Medicaid programs that include a wage range or “cap” on wages or reimbursement rates in order to comply with federal Medicaid regulations, in which a consumer has “meaningful discretion to determine how much to pay home care workers within his or her individual budget” and “choice in how to spend unused funds that are available as a result of using a lower wage rate,” on the other hand, should consider this a weak indicator of employer status. DOL emphasizes that if a cap/range “essentially functions as a wage rate, and the consumer has little discretion to actually set a wage, the Department would view this type of a cap as more similar to a predetermined wage rate, and thus would view this type of cap as a strong indicator of employment status of the public entity.”

Hours and Scheduling Where a consumer retains complete control (within his or her individual budget) over scheduling, including the number of work hours, for home care workers, this factor should be considered a weak indicator of employer status for the public entity. In programs in which the public entity sets an explicit number of hours for which the consumer may receive home care services from which the consumer may not deviate, and the consumer controls the scheduling within that timeframe, this fact should be considered a moderate indicator of employer status for the public entity. If the public entity specifies certain hours or specific weekly schedules to be worked, that fact is a strong indicator that the public entity is an employer.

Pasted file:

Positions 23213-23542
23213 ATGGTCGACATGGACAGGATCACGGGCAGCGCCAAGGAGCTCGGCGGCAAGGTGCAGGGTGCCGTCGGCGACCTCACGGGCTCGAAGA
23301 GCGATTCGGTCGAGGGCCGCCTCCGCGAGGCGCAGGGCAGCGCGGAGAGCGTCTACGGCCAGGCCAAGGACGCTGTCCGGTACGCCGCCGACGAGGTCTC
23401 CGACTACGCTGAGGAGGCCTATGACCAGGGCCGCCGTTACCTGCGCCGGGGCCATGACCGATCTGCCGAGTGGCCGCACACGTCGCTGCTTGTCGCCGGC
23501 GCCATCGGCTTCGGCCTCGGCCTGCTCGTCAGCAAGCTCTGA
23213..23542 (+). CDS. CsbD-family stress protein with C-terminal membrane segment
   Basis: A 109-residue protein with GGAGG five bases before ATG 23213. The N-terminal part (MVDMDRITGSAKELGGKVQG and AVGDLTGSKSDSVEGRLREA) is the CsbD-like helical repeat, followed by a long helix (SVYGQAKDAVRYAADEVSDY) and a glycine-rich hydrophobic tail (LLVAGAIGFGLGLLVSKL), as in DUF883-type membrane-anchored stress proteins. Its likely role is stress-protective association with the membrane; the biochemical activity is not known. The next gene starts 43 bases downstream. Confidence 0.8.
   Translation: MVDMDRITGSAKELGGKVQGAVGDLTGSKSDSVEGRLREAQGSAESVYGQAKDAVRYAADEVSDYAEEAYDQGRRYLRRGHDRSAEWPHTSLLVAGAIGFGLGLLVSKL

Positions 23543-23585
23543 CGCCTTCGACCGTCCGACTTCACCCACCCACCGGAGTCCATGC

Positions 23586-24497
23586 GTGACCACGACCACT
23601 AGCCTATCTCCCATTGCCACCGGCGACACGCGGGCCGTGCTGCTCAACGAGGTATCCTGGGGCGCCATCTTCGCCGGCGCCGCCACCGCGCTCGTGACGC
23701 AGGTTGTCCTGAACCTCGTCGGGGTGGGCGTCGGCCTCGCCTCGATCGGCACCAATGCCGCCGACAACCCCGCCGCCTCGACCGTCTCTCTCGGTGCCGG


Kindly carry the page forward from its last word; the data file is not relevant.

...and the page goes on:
Supervision, Direction, or Control of Work DOL indicates that “day-to-day supervision of providers is an important factor to be considered in conducting an economic realities analysis,” but emphasizes that “economic dependence rather than simple control is the ultimate inquiry.” In programs in which the consumer has sole control over the worker, the tasks that are performed (within the limits of Medicaid-authorized services), how the tasks are performed, and when the tasks are performed, and the public entity does not supervise or direct the day-to-day work in any manner, these facts would be weak indicators that the public entity is an employer. In programs in which the public entity more explicitly identifies and delimits specific permissible tasks, and engages in quality management activities that are more similar to daily supervision, DOL suggests these factors should be viewed as moderate indicators that the public entity is an employer. DOL identifies strong indicators that the public entity is an employer as: “if the public entity mandates the list of specific permissible tasks and the time allocated for performance of each task, if the provider is required to inform both the consumer and the program contact of tardiness or absences, if the program contact intervenes or mediates issues between the consumer and providers, if the program provides for a grievance procedure for workers, if the program conducts regular performance reviews, if the program requires ongoing public-sponsored training, or if the provider must sign in and sign out directly with the public entity.”